Wednesday, May 21, 2008

Scary Pretty Things

In my last post, I referred to my friend Troy's wife, Angie, as "scary-pretty." It just popped out, and now I find it a curious adjective. I could easily describe my sponsor, Mary, that way, as she has one of the most beautiful faces I've ever seen.

When we first met (at one of my first AA meetings), we immediately connected, and within five minutes or so, she offered to be my sponsor. I said an unequivocal "yes," but I couldn't help but notice her extraordinary beauty. With her long, blonde, straight hair, she looks like a California model cloaked in urbane Manhattanite high-fashion threads. As I walked home from the meeting that day, I wondered if I could actually spill my guts to a face that was so perfect without feeling some kind of intimidation or, worse, jealousy. I actually considered backing out of the deal with some kind of lame excuse.

But it took just a few minutes to have the insight I needed. How many times in my own life have I felt rejected or rebuffed because of my own gifts? While I've lost a friend or two due to my health ordeals (some just can't handle this kind of thing), what's actually hurt far worse have been the rejections when I was shining at my brightest. Whether it was a successful art exhibit, or my writing a memorable pop song, or looking particularly fine while wearing a clip-on ponytail, or--perhaps most important--just feeling a day of boundless joy, the no-comment commentary or the sly digs were deeply painful, at times even excruciating.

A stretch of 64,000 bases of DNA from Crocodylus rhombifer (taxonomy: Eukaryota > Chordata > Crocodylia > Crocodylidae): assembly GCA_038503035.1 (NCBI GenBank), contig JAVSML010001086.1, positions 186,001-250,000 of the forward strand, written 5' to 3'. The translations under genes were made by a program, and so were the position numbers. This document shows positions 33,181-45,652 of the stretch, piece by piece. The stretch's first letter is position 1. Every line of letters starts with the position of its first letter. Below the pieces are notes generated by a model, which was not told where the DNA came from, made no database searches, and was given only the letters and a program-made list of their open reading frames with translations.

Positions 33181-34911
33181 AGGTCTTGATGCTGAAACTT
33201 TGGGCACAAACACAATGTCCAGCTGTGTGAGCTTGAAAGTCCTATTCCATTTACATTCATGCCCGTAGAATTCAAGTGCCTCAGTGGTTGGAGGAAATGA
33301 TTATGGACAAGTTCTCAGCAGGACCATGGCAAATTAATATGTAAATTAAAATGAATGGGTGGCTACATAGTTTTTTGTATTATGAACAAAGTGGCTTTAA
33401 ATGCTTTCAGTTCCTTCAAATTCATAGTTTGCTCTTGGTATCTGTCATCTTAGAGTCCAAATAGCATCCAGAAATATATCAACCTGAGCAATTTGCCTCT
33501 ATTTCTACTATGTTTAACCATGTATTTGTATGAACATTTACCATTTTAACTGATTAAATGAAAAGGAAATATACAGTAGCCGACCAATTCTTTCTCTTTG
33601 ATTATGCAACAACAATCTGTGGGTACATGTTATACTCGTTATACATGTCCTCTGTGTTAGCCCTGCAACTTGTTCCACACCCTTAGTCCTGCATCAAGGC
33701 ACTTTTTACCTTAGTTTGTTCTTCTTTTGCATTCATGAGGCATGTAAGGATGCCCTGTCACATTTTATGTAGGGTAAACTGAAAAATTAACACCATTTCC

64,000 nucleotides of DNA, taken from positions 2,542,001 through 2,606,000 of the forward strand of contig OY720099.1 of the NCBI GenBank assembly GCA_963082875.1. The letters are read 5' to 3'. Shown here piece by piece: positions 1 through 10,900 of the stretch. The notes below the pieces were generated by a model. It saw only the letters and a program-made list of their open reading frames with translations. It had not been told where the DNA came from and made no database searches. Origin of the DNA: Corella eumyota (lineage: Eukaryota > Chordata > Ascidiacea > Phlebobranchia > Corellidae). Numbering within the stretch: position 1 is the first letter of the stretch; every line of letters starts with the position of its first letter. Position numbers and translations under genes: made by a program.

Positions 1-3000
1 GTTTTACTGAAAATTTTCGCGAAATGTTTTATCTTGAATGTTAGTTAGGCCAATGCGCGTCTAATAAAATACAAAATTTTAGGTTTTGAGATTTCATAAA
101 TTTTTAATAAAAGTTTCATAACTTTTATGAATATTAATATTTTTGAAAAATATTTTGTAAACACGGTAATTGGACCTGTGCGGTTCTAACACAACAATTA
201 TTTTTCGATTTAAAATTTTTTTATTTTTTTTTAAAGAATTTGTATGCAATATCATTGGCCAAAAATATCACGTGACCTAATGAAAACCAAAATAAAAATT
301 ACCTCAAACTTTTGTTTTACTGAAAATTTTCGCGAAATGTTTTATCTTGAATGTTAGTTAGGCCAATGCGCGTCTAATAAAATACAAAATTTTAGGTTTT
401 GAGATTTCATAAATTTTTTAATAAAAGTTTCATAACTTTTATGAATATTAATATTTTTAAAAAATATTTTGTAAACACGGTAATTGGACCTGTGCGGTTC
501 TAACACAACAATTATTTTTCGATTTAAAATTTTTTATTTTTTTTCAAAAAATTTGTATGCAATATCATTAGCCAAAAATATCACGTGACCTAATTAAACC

These are the things we do to one another when we feel insecure about our self-worth or our own gifts. That insidious character-erosion of those we supposedly care about is a deadly game, for sure, and it hurts both perpetrator and victim alike. Sadly, when I've shined a bit too bright, instead of it serving as an inspiration, some friends fell by the wayside. While their departure was ultimately welcome in the end, as I couldn't stand the stress of it anymore, it was also profoundly sad, as are most situations where communication crumbles.

As soon as I had this insight, any intimdation I may have had about Mary's looks vanished, and since then, I've discovered that the beauty of her soul far exceeds her external appearance, if that's even possible. She couldn't be more compassionate, intelligent, loving, non-judgmental and serious about her role as my sponsor.

And, perhaps not surprisingly, she has the face of an angel.

Lucky me.

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